3. Her journey to Turkey, Kelek made under the banner, which Turkish Chamber of Commerce & Industry used to advertize itself in German newspapers. “It’s time to change the stereotype of Turkey, it’s time to take a fresh look at it”. The author has decided to take the advice but in more perversive way: “I listened and I went to Anatolia. Most of the time I was traveling alone, but in some districts of Turkey, where women were not allowed to travel by themselves, my partner, Peter Mather, had to accompany me. The aforementioned perversity manifests itself not only through the suggestion that Turkey is basically unfriendly or even hostile towards women – unless they remain single, without man’s “protection” – but also in the choice of Anatolia as a place of peregrination, which needs to be taken a fresh look at. Such a look, however, brings up many negative, even scandalous (from the European point of view) aspects of living in a Turkish province, the whole country has been changing into for some time now.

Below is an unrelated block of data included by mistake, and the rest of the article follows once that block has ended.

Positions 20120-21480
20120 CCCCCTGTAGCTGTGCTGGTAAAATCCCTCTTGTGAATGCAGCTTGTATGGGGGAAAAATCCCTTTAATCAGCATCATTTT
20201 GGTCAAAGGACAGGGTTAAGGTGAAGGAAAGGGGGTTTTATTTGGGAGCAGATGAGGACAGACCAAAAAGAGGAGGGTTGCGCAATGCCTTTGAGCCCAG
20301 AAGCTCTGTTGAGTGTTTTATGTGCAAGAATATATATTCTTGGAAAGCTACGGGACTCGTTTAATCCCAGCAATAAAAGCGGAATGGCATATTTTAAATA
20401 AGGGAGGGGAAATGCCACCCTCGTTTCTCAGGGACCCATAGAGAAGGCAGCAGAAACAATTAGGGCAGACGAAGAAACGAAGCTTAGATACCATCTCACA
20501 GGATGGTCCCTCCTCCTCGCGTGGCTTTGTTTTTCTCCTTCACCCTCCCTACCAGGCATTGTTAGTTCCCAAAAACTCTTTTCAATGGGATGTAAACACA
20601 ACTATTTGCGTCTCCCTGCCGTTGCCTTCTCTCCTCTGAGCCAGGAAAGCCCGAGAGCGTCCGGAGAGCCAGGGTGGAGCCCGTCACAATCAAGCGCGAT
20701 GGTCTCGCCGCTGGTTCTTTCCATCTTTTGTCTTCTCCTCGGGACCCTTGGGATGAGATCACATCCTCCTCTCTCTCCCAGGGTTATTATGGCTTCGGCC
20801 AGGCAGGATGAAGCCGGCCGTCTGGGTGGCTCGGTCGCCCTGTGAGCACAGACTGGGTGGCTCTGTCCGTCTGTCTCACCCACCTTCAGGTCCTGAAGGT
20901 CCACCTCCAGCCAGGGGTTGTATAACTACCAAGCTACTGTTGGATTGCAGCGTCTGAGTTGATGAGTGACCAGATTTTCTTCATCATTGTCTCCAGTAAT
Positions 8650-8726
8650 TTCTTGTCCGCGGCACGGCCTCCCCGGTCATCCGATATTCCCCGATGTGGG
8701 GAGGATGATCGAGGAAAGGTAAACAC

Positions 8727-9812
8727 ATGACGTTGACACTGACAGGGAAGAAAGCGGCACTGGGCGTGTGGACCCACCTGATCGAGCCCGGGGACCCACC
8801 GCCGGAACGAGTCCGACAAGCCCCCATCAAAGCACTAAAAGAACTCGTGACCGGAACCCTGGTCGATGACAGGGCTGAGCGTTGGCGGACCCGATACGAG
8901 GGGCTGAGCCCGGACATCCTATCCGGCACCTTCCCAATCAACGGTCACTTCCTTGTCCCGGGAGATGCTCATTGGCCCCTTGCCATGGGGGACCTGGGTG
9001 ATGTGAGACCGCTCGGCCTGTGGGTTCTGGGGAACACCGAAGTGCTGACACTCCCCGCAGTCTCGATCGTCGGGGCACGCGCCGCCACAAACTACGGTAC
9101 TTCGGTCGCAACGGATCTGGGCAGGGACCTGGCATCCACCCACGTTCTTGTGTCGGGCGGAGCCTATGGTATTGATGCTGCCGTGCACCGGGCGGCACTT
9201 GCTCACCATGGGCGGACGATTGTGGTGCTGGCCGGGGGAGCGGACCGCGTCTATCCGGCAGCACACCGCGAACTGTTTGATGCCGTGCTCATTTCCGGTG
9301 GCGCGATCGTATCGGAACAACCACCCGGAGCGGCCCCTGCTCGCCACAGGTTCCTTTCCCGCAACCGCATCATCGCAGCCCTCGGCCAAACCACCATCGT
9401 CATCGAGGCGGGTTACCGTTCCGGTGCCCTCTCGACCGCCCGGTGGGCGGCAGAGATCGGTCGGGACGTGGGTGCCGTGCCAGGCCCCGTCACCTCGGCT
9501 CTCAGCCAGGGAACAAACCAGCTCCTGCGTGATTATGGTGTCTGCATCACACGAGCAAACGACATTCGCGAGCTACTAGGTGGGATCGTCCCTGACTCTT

Kelek’s thesis is daring and controversial and for many simply unacceptable: Turkey is as much civilized, in the European way, as the geographical position indicates, which is 3% – the rest is more or less an anachronistic savagery. “Turkey is not this 3% of Europe – if we take into consideration geographical position and citizens’ attitude, these are not those, who partying in Istanbul circles of high society or in Cihangiru or Nişantaşı cafes, call themselves modern, open to world and they do not want to accept that the city by the Bosphorus is inhibited for a long time by «village people», mocked as shepherds and peasants. Such ignorance costs a lot: «It’s our turn now» – I’ve heard from MP’s brother on behalf of Tayyipa Erdoğan’s party. «We» these are the million of people from Anatolia, strongly holding to tradition, forever despised by ruling elites – Ottomans, Kemalists – regarded as backward, remaining in archaic clan structures” (p. 12).